In practice, the insulation layer of the land portions 140 is preferably an organic layer of polyimide and adhesives. In one method of production, the insulation layer segments are formed via etching, eroding or removing the portions of the insulation layer that exist between and beneath the electrically conductive paths 136 to expose the metallic stiffener layer 144.

FIG. 5 generally illustrates another embodiment for the printed structure 130. In FIG. 5, the preamp 134 is connected to the electrically conductive paths 136 which extend along insulative land portions 140 as before. However, the separation channels 142 in FIG. 5 are filled with a solid heat conducting material 150. Since the separation channels 142 expose the bottom of the preamp 134 to the heat conducting material 150, heat generated by the preamp 134 will be rapidly conducted to the stiffener layer 144, as depicted by the conduction arrows 146, and in turn conducted to the actuator E-block 132, as depicted by the conduction arrows 148.

The presence of the heat conducting material 150 in the separation channels 142, and preferably between the electrically conductive paths 136 and the preamp 134 (except at the connection junctions), provides for improved heat transference from the preamp chip 134 to the E-block 132, effecting superior cooling of the operational temperature of the preamp.

Since the heat conducting material 150 also preferably serves to electrically isolate the conductive paths 136, the heat conducting material is preferably a suitable dielectric, heat conducting resin. Generally, any heat conducting material that can run or be wicked into the channels created by the separation channels 142 may be suitable to achieve the heat conducting operation described herein. Depending on production requirements and resin properties, resin curing could be oven-cured or ambient age curing, or both, but since room or oven curing are typical industry practices, no special processing will be required. And since the heat conducting material 150 fills the separation channels 142 between the electrically conducting paths 136 and the preamp chip 134, sideways conduction effects will distribute the heat such that it can readily move down to the E-block 132 along the most efficient path.

As before, the insulation layer 140, typically an organic layer of polyimide and adhesives, is selectively removed between electrically conductive paths 136 to expose the metallic stiffener layer 144, after which the dielectric, heat conducting material 150 is added to fill the separation channels 142 between adjacent lands.

It is contemplated that some thermal energy will pass directly to the ambient atmosphere from the top of the preamp 134, but most of the generated thermal energy will pass through the separation channels 142 (by way of the fluid in FIG. 4 or material 150 in FIG. 5) to the stiffener 144, into the E-block 132 and then to the surrounding atmosphere of the data storage deice 100 by virtue of the large surface area of the E-block 132.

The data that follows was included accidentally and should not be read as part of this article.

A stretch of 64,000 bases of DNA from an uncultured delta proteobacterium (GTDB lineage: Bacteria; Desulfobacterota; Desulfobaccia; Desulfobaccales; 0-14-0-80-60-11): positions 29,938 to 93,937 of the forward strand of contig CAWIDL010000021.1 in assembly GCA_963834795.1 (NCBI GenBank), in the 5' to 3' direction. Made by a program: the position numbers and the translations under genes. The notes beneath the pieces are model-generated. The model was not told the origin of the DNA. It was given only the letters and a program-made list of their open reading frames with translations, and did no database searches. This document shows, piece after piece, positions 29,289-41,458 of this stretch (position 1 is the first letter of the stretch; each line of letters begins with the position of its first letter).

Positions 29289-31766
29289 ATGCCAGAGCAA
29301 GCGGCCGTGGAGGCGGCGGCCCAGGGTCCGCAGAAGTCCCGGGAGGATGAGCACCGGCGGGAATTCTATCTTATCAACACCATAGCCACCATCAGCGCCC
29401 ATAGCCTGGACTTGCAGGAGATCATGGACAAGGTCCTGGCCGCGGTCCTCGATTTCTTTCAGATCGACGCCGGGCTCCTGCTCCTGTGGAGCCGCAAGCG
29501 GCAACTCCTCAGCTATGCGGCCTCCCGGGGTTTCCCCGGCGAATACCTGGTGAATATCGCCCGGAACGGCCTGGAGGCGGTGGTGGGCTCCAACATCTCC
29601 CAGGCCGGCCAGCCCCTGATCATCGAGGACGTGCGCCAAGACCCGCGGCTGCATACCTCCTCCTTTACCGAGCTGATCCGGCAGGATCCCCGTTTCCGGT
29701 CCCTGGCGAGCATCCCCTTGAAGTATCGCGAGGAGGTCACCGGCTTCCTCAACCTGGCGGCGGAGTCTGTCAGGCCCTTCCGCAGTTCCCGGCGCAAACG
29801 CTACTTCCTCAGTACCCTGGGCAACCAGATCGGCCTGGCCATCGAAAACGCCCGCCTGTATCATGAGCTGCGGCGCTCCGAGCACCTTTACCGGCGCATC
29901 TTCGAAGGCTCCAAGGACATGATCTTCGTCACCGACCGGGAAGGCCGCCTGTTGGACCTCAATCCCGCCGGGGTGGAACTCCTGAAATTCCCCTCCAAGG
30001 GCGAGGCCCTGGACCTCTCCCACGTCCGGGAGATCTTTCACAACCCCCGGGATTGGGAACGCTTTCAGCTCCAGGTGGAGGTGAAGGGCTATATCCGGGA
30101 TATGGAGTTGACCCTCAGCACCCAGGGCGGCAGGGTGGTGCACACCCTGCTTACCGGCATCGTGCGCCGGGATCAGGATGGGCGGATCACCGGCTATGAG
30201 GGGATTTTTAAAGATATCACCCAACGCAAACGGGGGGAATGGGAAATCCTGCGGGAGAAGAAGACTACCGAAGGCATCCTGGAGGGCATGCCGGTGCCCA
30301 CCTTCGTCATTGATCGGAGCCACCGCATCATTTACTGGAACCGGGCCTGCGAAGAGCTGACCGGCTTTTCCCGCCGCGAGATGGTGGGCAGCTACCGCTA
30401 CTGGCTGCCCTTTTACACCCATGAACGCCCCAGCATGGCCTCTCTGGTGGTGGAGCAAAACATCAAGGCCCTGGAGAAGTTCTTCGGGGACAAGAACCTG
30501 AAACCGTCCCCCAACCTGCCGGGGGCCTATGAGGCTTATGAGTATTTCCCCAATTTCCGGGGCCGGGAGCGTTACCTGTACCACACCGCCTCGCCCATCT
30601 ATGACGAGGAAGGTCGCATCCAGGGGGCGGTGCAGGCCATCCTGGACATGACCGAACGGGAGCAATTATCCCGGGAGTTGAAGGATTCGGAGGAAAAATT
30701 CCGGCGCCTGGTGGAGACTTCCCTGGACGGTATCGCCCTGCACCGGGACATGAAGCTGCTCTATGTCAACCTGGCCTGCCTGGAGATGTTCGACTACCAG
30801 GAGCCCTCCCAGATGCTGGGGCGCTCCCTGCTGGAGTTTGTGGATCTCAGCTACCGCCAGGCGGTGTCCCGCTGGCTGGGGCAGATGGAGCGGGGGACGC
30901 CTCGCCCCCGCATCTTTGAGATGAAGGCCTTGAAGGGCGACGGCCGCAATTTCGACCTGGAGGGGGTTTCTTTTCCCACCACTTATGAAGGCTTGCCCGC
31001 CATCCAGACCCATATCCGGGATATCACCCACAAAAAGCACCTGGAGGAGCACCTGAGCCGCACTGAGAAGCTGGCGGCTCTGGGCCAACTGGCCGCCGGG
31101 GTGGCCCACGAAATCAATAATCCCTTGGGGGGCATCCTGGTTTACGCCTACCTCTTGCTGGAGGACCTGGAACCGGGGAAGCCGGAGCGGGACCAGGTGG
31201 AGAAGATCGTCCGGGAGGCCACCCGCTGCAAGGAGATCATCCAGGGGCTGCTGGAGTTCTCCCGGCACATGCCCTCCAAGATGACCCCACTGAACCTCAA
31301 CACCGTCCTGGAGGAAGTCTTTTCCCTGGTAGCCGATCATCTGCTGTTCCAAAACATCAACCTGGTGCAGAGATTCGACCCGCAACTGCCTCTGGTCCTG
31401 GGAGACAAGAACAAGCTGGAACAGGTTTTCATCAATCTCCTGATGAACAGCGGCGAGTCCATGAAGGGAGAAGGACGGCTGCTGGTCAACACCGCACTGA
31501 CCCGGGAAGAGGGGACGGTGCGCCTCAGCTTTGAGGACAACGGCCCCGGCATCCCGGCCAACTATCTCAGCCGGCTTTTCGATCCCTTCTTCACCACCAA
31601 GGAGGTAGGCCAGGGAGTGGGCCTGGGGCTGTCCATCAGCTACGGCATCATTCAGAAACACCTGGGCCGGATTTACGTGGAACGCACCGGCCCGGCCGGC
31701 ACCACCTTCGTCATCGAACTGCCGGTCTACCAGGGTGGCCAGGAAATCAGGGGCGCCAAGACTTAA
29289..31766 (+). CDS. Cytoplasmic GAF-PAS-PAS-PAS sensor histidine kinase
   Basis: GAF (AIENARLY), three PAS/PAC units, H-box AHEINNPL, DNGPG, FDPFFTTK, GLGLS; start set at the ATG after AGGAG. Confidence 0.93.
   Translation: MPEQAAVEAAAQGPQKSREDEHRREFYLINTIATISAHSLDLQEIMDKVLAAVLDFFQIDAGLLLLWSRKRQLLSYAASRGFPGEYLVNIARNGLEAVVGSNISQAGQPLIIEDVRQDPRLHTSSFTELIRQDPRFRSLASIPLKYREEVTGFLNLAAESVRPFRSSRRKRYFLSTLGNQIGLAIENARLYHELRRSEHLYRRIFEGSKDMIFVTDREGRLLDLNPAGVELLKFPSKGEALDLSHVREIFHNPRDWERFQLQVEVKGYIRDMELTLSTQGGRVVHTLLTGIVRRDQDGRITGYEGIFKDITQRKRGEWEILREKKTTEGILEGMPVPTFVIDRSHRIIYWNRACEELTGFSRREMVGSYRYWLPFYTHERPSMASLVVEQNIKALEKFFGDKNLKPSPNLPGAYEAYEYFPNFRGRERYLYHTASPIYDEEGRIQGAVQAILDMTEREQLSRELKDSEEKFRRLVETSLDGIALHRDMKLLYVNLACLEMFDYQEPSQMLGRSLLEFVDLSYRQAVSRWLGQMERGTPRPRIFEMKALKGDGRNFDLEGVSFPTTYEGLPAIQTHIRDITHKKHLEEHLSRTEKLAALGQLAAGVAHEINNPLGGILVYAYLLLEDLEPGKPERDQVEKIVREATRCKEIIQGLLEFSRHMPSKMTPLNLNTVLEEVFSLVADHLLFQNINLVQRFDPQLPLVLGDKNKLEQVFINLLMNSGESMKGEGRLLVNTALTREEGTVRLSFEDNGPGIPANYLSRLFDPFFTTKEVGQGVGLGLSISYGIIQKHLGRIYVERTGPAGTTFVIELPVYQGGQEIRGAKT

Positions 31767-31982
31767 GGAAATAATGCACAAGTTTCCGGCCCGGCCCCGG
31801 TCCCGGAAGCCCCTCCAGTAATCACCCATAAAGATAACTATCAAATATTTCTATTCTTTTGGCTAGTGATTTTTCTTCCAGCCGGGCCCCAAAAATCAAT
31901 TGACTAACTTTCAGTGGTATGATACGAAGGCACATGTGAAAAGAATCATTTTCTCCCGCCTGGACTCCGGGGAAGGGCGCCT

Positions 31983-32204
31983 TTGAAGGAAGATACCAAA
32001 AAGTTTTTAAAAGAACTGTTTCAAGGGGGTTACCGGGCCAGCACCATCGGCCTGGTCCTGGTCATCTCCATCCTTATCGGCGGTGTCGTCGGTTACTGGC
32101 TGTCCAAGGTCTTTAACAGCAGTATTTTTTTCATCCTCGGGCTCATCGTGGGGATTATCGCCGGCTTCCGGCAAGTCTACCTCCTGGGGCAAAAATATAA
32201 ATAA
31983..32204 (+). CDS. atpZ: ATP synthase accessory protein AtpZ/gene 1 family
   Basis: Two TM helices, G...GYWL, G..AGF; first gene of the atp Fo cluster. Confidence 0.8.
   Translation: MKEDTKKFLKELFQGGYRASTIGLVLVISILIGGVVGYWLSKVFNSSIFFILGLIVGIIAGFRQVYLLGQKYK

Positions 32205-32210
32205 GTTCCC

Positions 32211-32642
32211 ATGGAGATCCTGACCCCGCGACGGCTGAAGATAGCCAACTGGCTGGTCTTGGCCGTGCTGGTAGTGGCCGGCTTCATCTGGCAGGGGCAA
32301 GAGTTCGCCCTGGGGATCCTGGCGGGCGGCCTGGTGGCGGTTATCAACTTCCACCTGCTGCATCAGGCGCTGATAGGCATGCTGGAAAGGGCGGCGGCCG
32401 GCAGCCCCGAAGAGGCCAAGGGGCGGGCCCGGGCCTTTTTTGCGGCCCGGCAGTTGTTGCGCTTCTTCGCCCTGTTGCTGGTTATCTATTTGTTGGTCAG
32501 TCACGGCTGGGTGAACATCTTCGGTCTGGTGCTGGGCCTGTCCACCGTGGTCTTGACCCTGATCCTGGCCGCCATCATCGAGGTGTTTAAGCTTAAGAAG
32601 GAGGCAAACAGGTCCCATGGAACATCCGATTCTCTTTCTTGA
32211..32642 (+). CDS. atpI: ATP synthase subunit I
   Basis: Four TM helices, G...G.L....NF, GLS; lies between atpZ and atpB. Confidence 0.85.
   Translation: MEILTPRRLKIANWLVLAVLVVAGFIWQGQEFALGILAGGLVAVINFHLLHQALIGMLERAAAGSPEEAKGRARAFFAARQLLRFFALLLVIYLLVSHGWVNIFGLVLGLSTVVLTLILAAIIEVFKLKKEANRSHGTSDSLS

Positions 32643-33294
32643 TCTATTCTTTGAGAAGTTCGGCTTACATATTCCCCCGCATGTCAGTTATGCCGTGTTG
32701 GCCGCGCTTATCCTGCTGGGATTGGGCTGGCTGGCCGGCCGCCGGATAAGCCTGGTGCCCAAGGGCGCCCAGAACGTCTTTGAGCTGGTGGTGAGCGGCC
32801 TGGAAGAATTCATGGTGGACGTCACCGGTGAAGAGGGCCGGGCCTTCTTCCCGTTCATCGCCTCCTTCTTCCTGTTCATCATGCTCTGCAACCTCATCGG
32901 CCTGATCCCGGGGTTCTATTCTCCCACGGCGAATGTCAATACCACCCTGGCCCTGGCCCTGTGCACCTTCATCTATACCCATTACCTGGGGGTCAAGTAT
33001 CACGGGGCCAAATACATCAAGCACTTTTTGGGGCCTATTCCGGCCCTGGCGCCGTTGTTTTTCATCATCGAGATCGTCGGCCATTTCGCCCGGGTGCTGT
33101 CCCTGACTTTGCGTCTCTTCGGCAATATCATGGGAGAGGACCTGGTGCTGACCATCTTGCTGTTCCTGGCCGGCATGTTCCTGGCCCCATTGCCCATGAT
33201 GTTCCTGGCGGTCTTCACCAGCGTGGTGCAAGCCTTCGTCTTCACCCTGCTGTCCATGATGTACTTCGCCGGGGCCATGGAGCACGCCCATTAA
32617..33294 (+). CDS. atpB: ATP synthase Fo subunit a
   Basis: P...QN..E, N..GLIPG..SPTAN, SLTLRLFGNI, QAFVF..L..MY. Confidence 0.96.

The atmosphere of the data storage device 100 (whether air or an inert gaseous fluid such as helium) is a circulating medium that serves to distribute the heat more or less evenly, as aided by the spinning of the storage media discs 110, especially with the location of the E-block 132 being located directly in the path of circulation, with its extending arms acting like cooling fins between the discs. The device 100 can further be specifically configured to locate the preamp in the path of the air or helium coming directly off the spinning storage media, thereby further increasing the fluidic flow through the printed structure 130 and further increasing the heat transference rates.

It will now be appreciated that the various embodiments presented herein provide a new and improved method of moving thermal energy from an integrated circuit, into a heat sink structure (in this case from the preamp 134 to the stiffener 144 and E-block 132), and effectively improves the overall heat flow path from the integrated circuit to the surrounding atmosphere.

The formation of separation channels 142 down to the underlying conductive stiffener layer through the removal of the intervening organic insulation layer (that otherwise often surrounds the electrically conductive paths in prior designs) greatly enhances the heat transference rate. It has been found that a significant amount of insulating material between copper traces, or land portions, can be removed in many areas without impacting the electronic integrity of the integrated circuit.

Indeed, with the exception of the juncture connectors to the preamp, insulative material can be substantially removed from all areas adjacent and beneath the preamp not covered by metal. Once uncovered by the insulating layer, the resulting channels form “superhighways” for the passage of heat.

Tests conducted on data storage devices (such as 100) have shown that thermal impedance reductions of as much as 10-20 degrees C/Watt are possible due to the lowering of the operating temperature of the preamp in this way.

While the various embodiments presented herein are generally provided in the context of a data storage device, it will be appreciated that this is merely for purposes of illustration and is not limiting. Rather, the exemplary printed circuit assembly as disclosed herein can be readily used in any number of other environments as desired.

It will be clear that the various embodiments presented herein are well adapted to carry out the objects and attain the ends and advantages mentioned as well as those inherent therein. While presently preferred embodiments have been described for purposes of this disclosure, numerous changes may be made that will readily suggest themselves to those skilled in the art and that are encompassed in the spirit of the invention disclosed and as defined in the appended claims.

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Classifications
U.S. Classification360/244.1, 360/264.2, 360/245.9, 360/97.12
International ClassificationG11B5/48, G11B21/16
Cooperative ClassificationG11B25/043, G11B33/1406, G11B5/4846
European ClassificationG11B33/14B, G11B25/04R, G11B5/48A5
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Free format text: SECURITY AGREEMENT;ASSIGNORS:MAXTOR CORPORATION;SEAGATE TECHNOLOGY LLC;SEAGATE TECHNOLOGY INTERNATIONAL;REEL/FRAME:22757/17
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Feb 25, 2008ASAssignment
Owner name: SEAGATE TECHNOLOGY LLC, CALIFORNIA
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Effective date: 20080221